Georgia Utility Patent Lawyer

Protecting your invention from others who might exploit it to make money is a detailed process that requires patience and proof. You must apply to the U.S. Patent and Trademark Office (USPTO) and supply critical information based on your due diligence of similar inventions and proof that your creation is useful and unique.

Filing the wrong application or for the wrong type of patent will cost you time and money when the USPTO turns you down. If your application is based on how your invention functions, you should consult a Georgia utility patent lawyer. At Sparks Law, our knowledgeable attorneys can discuss the necessary steps to get a patented product to market.

Types of Patents

Inventors often make the mistake of applying for the wrong patent. The four general types of patents include the following:

  • Utility patents that protect how a new, useful, unique invention or process works
  • Design patents that protect how a valuable invention looks
  • Plant patents that protect botanical discoveries, including bred hybrids of plants such as poinsettias that must reproduce asexually
  • Software patents that protect processes associated with computers

An early step toward being granted a patent includes deciding which one applies to an invention. Inventions can be covered by more than one patent because only one claim can be patented at a time. Thus, an invention that features several unique processes might be covered by as many utility patents.

One invention can also be granted utility and design patents. For instance, Apple in 2012 applied for 55 patents, both utility and design, for its modern iMac. All the patents were approved in 2018. A knowledgeable attorney could assess an invention to determine what patents might be applicable and guide the inventor through the patent process in Georgia.

Information about Utility Patents

Utility patents, granted for unique functionality, are the most popular type the USPTO grants. Apple’s modern iMac patents include utility patents for the manufacturing processes used in casting and molding raw materials and its rapid manufacturing technique. The two types of utility patents are provisional and non-provisional.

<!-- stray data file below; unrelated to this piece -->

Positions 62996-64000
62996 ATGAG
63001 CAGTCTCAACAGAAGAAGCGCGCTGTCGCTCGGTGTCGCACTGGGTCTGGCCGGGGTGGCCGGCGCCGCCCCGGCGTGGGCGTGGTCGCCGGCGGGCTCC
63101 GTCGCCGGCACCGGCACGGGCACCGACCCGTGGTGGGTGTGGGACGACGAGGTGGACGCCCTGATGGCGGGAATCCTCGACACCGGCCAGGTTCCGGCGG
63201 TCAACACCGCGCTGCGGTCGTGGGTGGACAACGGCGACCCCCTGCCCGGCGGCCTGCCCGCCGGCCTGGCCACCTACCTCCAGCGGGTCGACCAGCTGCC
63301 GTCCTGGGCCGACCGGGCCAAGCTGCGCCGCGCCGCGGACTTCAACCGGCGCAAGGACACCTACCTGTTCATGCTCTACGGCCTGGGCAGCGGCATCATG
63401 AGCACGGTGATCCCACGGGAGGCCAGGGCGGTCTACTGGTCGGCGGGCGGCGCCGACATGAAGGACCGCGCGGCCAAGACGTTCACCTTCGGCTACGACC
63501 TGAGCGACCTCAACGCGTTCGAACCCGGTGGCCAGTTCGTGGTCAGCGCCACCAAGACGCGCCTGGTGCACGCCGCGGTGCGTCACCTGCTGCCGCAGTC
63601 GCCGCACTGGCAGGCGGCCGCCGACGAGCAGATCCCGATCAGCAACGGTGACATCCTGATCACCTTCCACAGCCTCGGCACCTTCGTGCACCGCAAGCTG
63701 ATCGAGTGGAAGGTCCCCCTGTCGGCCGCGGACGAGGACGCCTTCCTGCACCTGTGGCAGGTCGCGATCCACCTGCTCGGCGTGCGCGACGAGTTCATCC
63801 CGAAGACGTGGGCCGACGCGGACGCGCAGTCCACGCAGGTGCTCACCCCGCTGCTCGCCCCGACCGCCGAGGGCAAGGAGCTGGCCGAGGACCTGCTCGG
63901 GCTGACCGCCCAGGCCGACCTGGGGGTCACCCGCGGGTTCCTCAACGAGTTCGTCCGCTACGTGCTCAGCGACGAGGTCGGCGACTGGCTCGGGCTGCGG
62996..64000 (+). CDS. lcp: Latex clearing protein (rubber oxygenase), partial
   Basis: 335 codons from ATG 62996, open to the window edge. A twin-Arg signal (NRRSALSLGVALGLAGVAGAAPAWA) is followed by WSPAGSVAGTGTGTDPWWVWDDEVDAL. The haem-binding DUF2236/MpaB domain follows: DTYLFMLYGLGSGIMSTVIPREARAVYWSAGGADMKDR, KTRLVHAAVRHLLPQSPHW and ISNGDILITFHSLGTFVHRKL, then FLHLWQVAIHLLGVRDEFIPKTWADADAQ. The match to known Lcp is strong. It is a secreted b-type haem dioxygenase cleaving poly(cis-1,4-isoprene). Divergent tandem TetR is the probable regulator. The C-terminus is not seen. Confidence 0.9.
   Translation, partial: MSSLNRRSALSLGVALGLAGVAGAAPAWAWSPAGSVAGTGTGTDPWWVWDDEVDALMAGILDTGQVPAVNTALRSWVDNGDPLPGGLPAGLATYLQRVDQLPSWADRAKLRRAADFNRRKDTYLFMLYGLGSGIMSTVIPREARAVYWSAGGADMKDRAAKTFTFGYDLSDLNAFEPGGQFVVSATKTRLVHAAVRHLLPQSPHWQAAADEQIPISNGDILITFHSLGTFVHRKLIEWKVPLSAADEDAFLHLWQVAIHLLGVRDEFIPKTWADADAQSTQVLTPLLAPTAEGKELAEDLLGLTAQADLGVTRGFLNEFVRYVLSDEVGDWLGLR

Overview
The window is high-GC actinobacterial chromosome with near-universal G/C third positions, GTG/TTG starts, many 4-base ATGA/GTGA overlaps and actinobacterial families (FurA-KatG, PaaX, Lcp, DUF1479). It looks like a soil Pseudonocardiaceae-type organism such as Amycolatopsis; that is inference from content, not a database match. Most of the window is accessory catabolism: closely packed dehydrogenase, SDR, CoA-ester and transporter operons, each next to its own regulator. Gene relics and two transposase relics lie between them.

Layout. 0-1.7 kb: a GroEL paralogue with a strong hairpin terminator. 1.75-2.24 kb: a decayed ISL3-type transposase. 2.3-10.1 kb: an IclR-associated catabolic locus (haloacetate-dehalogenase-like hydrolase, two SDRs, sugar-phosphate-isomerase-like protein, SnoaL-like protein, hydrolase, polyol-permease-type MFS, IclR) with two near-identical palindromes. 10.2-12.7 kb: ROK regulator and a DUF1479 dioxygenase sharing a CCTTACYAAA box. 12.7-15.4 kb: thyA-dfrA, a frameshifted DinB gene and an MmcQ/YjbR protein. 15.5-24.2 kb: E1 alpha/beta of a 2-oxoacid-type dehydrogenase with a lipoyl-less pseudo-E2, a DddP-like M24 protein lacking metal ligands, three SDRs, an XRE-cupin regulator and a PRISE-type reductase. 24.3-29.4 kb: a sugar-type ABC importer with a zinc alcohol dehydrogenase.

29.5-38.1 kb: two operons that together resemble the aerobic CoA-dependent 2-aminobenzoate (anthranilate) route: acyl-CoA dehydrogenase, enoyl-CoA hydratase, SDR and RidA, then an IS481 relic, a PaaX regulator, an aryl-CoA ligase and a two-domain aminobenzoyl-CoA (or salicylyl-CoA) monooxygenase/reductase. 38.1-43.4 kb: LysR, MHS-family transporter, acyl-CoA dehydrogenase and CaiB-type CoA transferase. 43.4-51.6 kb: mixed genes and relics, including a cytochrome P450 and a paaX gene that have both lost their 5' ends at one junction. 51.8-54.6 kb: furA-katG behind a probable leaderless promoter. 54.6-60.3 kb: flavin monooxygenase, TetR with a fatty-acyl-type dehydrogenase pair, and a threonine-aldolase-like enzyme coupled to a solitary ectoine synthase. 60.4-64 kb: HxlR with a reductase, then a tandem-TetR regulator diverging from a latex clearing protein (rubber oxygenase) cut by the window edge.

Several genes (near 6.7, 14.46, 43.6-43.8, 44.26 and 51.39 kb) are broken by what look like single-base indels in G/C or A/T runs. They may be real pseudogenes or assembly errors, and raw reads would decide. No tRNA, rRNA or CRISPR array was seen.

Provisional Utility Patents

Provisional patent applications are not subject to a USPTO examination and do not require many of the formal submissions attached to non-provisional patent applications. The advantages include lower cost and a more straightforward process to get protection for an invention, since no disclosure statements, drawings, claims, or declarations must be submitted.

However, a provisional application is only valid for twelve months, at which time the inventor must file for a non-provisional patent or forever lose the right to patent an invention.

A provisional patent application accompanied by appropriate technical descriptions and figures will allow the inventor to advertise the invention as ‘patent pending.’ It also gives the inventor an application priority date, which is maintained after conversion to a non-provisional filing. This is helpful because the USPTO may take years to approve a patent. The sooner the inventor begins the process with an experienced Georgia lawyer, the sooner the product will be patented.

Non-Provisional Utility Patents

Non-provisional patent applications, also called regular patent applications (RPA), are inventors’ goals. The USPTO examines the invention based on the required submissions (including a specification, drawings, and figures), as well as at least one claim. The specification and drawings illustrate the claims, which detail what the invention is and what it does. The inventor’s filing fee covers twenty claims, three of which can be independent of any other claim.

To further complicate the process, there are several versions of the non-provisional patent application. A divisional application depends on whether more than one invention is the patent subject. Continuation applications are for new claims about the subject invention, and partial continuation applications are for new drawings or descriptions attaching to the subject invention. Because of the complexity in applying for a utility patent in Georgia, an intellectual property attorney should work with the USPTO examiner.

Consult with a Georgia Utility Patent Attorney Today

If you have invented a unique product that has value in the marketplace, you want the ability to profit from your invention. If you wish to protect your hard work, you should consider a utility patent.

Your skill is inventing useful products. At Sparks Law, our skill is in protecting what you invent. Call for your initial consultation with a Georgia utility patent lawyer today and learn how we can serve your needs.